BELLEFONTE, Pa. - Connie Boland, a guidance counselor and Penn State graduate, had sent some of her own students to The Second Mile.
So when there was the possibility of hearing its founder, Jerry Sandusky, testify, she took it.
But, like everyone else who wanted to hear Sandusky's version of events, she left disappointed Wednesday. The defense rested its case without calling Sandusky.
Boland said that when that happened, she felt like she "had gotten punched in the gut again."
"I just wanted to see him. I was hoping he was going to take the stand today, and I wanted to hear what he had to say in his defense," she said.
When Boland first learned of the charges, she wondered whether she had sent someone where they could get hurt. But, as far as she knows, none of her students was involved. The program itself, she said, was great.
Along with reporters, local residents and some out-of-towners have been filling the courtroom - there were seats for 85 members of the public, and the courtroom looked full Wednesday.
"I was disappointed, but not surprised," said Becky Caplan, of State College. "I would've liked to hear what he had to say."
Caplan's friend and neighbor, Kathy Niles, said testifying likely would have hurt Sandusky's case.
The two had tried to get in court for Wednesday's late-morning session, but did not make it in. They planned to try again Thursday.
Victims advocates and attorneys have also been closely following the case.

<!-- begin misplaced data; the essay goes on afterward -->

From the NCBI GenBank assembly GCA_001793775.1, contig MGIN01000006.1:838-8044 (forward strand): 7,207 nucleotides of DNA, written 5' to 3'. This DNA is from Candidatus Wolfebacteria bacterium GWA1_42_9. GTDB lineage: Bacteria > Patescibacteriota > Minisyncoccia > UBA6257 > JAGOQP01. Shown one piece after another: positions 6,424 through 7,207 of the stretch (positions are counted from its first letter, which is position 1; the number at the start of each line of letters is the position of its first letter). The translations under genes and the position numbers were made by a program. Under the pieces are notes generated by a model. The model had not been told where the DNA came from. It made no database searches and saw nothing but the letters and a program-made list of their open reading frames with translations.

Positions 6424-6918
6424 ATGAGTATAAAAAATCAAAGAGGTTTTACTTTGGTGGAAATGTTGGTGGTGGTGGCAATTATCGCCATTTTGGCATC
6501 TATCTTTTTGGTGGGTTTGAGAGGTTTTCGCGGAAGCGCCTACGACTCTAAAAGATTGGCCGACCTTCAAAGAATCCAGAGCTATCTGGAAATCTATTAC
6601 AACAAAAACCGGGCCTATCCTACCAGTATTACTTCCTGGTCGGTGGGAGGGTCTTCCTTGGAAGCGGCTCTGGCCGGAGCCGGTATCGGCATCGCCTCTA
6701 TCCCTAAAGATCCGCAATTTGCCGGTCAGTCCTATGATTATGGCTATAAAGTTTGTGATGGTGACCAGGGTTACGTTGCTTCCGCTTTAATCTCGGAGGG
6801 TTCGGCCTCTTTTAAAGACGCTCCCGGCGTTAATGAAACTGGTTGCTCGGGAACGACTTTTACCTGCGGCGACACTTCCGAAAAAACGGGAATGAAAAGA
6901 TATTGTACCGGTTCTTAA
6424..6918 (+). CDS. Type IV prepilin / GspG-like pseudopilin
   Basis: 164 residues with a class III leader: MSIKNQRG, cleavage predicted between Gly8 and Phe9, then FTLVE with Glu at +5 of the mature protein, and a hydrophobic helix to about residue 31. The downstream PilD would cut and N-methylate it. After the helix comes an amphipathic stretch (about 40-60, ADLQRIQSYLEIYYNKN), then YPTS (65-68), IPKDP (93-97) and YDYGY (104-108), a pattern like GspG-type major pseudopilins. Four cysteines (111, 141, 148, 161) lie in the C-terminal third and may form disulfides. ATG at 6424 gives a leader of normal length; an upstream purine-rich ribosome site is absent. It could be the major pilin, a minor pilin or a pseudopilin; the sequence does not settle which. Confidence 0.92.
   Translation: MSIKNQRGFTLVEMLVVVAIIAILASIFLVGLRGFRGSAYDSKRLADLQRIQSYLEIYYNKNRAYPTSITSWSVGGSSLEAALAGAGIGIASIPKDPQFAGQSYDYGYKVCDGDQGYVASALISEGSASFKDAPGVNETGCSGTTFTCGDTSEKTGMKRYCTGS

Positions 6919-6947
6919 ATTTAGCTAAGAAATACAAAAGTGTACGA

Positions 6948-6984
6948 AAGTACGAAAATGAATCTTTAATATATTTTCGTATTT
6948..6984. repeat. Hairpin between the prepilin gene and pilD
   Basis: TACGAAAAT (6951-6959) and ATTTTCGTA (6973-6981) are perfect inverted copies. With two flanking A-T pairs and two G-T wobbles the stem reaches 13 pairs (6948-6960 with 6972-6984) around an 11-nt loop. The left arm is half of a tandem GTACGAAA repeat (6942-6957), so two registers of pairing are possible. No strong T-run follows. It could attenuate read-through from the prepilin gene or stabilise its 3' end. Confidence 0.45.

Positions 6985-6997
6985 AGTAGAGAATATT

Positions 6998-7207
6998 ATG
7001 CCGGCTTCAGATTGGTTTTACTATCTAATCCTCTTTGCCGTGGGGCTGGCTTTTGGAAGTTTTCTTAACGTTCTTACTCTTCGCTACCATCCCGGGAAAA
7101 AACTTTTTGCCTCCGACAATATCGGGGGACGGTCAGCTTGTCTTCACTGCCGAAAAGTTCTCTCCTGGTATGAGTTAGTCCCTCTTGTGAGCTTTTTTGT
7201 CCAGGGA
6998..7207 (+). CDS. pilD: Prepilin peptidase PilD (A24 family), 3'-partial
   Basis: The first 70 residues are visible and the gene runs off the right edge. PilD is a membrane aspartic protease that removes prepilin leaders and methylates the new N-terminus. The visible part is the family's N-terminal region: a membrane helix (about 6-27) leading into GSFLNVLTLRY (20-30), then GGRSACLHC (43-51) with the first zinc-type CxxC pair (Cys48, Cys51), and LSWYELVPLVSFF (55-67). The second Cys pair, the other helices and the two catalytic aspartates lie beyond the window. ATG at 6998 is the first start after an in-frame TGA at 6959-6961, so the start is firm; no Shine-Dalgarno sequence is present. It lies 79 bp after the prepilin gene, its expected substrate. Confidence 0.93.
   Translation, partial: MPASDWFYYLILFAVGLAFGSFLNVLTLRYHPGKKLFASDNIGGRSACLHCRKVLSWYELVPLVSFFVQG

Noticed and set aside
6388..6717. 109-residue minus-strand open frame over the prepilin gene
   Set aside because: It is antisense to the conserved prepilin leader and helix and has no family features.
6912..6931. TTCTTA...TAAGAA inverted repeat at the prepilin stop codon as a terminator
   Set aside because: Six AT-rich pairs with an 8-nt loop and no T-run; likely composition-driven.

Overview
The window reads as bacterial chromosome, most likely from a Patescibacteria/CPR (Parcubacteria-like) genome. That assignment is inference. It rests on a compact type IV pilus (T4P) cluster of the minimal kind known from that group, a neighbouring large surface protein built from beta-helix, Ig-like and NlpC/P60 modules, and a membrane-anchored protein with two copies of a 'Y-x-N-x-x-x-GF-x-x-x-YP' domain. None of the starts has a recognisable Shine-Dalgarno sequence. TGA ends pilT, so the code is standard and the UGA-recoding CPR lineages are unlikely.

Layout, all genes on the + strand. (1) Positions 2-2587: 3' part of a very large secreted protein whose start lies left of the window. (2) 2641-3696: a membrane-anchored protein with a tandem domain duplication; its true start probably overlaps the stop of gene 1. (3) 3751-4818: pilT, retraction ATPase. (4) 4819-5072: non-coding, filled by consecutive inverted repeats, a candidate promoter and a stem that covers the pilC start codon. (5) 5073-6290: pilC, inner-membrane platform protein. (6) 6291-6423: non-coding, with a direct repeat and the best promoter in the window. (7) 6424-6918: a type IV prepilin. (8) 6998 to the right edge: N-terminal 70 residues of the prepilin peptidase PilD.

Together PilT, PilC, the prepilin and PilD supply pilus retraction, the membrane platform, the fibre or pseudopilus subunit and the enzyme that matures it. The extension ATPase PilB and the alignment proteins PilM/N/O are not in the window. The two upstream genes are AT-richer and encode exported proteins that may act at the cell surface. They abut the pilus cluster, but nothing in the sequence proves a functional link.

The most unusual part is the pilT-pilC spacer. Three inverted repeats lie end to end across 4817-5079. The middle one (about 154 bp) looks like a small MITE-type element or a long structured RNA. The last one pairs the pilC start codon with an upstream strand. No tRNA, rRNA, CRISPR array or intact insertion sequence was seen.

Christopher Anderson, executive director of MaleSurvivor, said he wasn't surprised Sandusky didn't testify on his own behalf.
"Given some of the statements that we've been hearing and obviously things we heard from the prosecutor back in the fall, it's a question of whether he might have done himself more harm in taking the stand," Anderson said.
While Penn State and other students didn't attend the court proceedings, they watched the news and had their own opinions of the potential outcome.
Desiree Valentine, of Boalsburg, was eating lunch Wednesday at Talleyrand Park, said she wouldn't make her own prediction, but that others will.
"I'm guessing most people know what the verdict should be," she said.
Valentine, a first-year graduate student at Penn State, said she has watched the Sandusky news while at the gym and, while it hasn't affected her directly, has watched it affect others.
Ashley Bercaw, a high school junior, and Claire Boyle, an eighth-grader, this week are visiting their siblings who are Penn State students.
From the Philadelphia area, they've heard plenty of talk about the case, most of it judging Sandusky guilty. They said they agree.
"I can't imagine him being not guilty with the victims coming forward," Bercaw said.
Tom Kline, attorney for alleged victim No. 5, said he would have expected a direct refutation of the charges at some point and for Sandusky to take the stand.
"As the case set up there was great expectation that built up and I would think among jurors, because jurors are thinking like we're thinking, that Mr. Sandusky is going to come to the stand and he is going to put his best foot forward," Kline said. "While he doesn't have to testify - I think every American knows that - he said he would come to the witness stand and say this didn't happen."
)2012 Centre Daily Times (State College, Pa.)
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